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Royal Oak Public Safety Millage: Volunteers Gear Up

Royal Oak City Commission unanimously seeks public safety millage. Citizens group forms to campaign for its approval.

Royal Oak citizens have organized as the Friends of Royal Oak Public Safety to campaign for the success of a 3.975 mill property tax on the November ballot.

After years of belt-tightening, including pay reductions by union employees and an overall workforce reduction of 25 percent, the Royal Oak City Commission voted unanimously on August 24 to seek the five-year property tax dedicated to restoring the levels of fire, police and emergency medical services.

The Friends committee, chaired by longtime civic leader Clyde Esbri, will hold a fundraising event at on Thursday, September 27 from 6:30-10 p.m. The $30 ticket includes appetizers donated by and the performance by comic Chris Porter. There will be a silent auction of items donated by local businesses. Tickets may be purchased at comedycastle.com.

The Friends will also host a town hall discussion on Wednesday, September 19 at 7 p.m. at , 506 E. 13 Mile Road in Royal Oak. City Mayor Jim Ellison will speak, joined by City Manager Don Johnson and police and fire department representatives.

Funds from the millage would accomplish the following:

  • Bring the number of sworn police officers to 79, a number established in an independent study to be the minimum for effective policing in the city of 57,236. The city currently has 66 officers, down from 103 10 years ago.
  • Continue to provide advanced life support emergency medical services, avoiding the possibility of a reduction to basic life support
  • Offset the spring, 2013 expiration of a $2.5 million federal fire grant.
  •  Maintain minimum fire department on-duty staffing of 14, keep three stations open and two ambulances operating.
  • Add an assistant city attorney
  • Restore two code enforcement officers

“We have to keep Royal Oak relevant,” Mayor Ellison said. “Property tax revenue and state revenue sharing have plummeted. We have an obligation to protect the value of our homes and businesses and the character of our community.”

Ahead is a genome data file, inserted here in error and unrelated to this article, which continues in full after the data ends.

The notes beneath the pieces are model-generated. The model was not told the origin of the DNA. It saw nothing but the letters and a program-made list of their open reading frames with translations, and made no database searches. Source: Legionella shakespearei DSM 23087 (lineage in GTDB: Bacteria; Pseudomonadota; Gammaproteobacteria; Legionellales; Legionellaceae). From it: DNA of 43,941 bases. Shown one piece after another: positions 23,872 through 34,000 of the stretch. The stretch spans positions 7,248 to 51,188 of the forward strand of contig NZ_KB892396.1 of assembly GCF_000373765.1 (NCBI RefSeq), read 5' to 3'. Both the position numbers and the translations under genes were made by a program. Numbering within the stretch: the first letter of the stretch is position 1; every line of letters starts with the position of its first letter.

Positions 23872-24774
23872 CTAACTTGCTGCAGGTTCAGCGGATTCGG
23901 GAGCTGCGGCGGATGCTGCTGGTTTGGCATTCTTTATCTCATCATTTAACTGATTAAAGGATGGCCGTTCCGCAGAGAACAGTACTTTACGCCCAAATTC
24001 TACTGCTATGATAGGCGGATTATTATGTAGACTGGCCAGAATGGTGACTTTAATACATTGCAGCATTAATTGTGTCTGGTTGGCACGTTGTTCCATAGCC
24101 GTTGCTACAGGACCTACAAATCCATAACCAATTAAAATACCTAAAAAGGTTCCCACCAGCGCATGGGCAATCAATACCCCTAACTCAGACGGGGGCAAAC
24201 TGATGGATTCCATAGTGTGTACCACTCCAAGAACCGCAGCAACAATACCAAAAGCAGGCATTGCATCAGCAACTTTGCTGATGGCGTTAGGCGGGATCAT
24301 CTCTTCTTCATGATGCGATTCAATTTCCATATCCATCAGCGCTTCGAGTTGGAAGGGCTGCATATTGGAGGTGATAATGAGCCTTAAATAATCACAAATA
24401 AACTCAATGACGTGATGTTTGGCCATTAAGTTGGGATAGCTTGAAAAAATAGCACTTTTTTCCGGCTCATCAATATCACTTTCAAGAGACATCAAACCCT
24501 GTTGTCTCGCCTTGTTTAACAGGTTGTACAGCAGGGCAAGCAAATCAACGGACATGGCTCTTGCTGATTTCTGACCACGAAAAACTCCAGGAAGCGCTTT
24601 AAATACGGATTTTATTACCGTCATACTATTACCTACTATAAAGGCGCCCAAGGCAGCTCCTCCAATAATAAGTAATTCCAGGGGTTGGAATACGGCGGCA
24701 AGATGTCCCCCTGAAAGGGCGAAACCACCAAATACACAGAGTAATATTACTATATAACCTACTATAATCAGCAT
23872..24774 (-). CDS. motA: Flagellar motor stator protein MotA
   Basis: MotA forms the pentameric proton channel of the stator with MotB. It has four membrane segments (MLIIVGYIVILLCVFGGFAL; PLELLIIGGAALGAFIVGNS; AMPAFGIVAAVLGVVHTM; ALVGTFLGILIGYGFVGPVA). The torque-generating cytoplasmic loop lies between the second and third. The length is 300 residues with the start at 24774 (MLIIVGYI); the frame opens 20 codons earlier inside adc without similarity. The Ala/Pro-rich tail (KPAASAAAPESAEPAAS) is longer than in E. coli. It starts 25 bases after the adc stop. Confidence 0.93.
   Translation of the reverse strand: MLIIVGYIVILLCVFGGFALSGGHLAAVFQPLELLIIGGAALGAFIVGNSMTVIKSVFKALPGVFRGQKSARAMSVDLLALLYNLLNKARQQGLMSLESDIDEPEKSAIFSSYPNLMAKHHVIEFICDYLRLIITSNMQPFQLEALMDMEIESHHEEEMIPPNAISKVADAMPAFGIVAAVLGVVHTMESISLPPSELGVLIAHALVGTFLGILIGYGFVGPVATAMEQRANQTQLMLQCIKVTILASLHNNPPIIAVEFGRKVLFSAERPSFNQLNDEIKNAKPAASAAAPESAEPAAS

The Friends can be reached through their website, RoyalOakYesOnA.com.

Infomation provided by Friends of Royal Oak Public Safety

Debbie Campbell September 20, 2012 at 10:33 AM
Mr. Ronan—concerning the cost of cross-training to create a Public Safety Department- I believe your number of 130 employees that would need to be trained is high—As Rick Karlowski points out the Fire Dept is extremely heavy on the admin end—No doubt some of those cost heavy positions could be whittled down if departments were combined—in addition to the 20% savings-- Look at the huge over-all savings that would create in the long run…pension costs etc… I’d support a millage to cover the cost of combining Departments and cross-training— I can’t support this millage to keep the “business as usual” BEAST alive-- It’s not sustainable and does nothing to fix the root problem--It’s simply a bandaid that has residents paying for extra security for more bars and festivals.
Terry G. September 20, 2012 at 01:15 PM
I'm somewhat confused here about the cross training/combining/etc. Didn't the company that reviewed the city (I believe it's the company that has suggested we hire more police) also suggest that the P.D. be broken into two sections, which would indicate having 2 chiefs - one for each section? I'm hoping someone else remember that or I'll have to go digging to find it again.
Rick Karlowski September 20, 2012 at 02:56 PM
Terry G - No, the study did not propose two separate police departments. It basically recommend the DDA be its own "Precient" with a dedicated detail and supervisory personnel (not a separate chief). This was based on the unique aspects of the downtown, and to provide sufficient manpower to adequately police the district and help prevent issues.
Ronald Wolf September 20, 2012 at 04:26 PM
Debbie, you know you are a hero to myself and many Patch readers. That the beast exists and is not a fairytale is true, it is fed by greed, This is why our antiquated city charter and commssion system needs a radical overhall. As the beast now matter how poorly it is serving us, as so perfectly demonstrated by its cave in to Arts Beats and Eats, and previously a handful of downtown bars, it is still works somewhat. I do not see how crippling it to a point where recovery is in question is going to make us any safer from crime, or illness requiring an ambulance response. I wish you could have attended the town hall lecture where the wheat was seperated from the chaff. RO does have a way below average milage compared to surrounding communities that do not attract as many tourists as we do, The one exception being Troy. Unless we have a special election that would be risky as special elections historically have low turnouts I would suggest supporting this band aid for the present time. To implement even a study we will need enough like minded people and after seeing the poor turnout on Wednsday I believe there will be no rush to do what you, Rick,Ted and so many other concerned dyed in the wool Oakies suggest.
LWS September 20, 2012 at 04:57 PM
To Mr. Ronan- I recently had a chance to speak to a retired Royal Oak fire chief. He is a family friend. I don't want to drag him into this debate personally. He says that the city has never, repeat never, complied with the minimum staffing requirement of the minimum staffing charter amendment. Even as of today, he said they are staffed below the requirement. I'm not sure if your figures are accurate, or if the city didn't allow the positions to be filled, but per the former chief, he said he had to deal with the threat of grievances from the fire union over the staffing issue.

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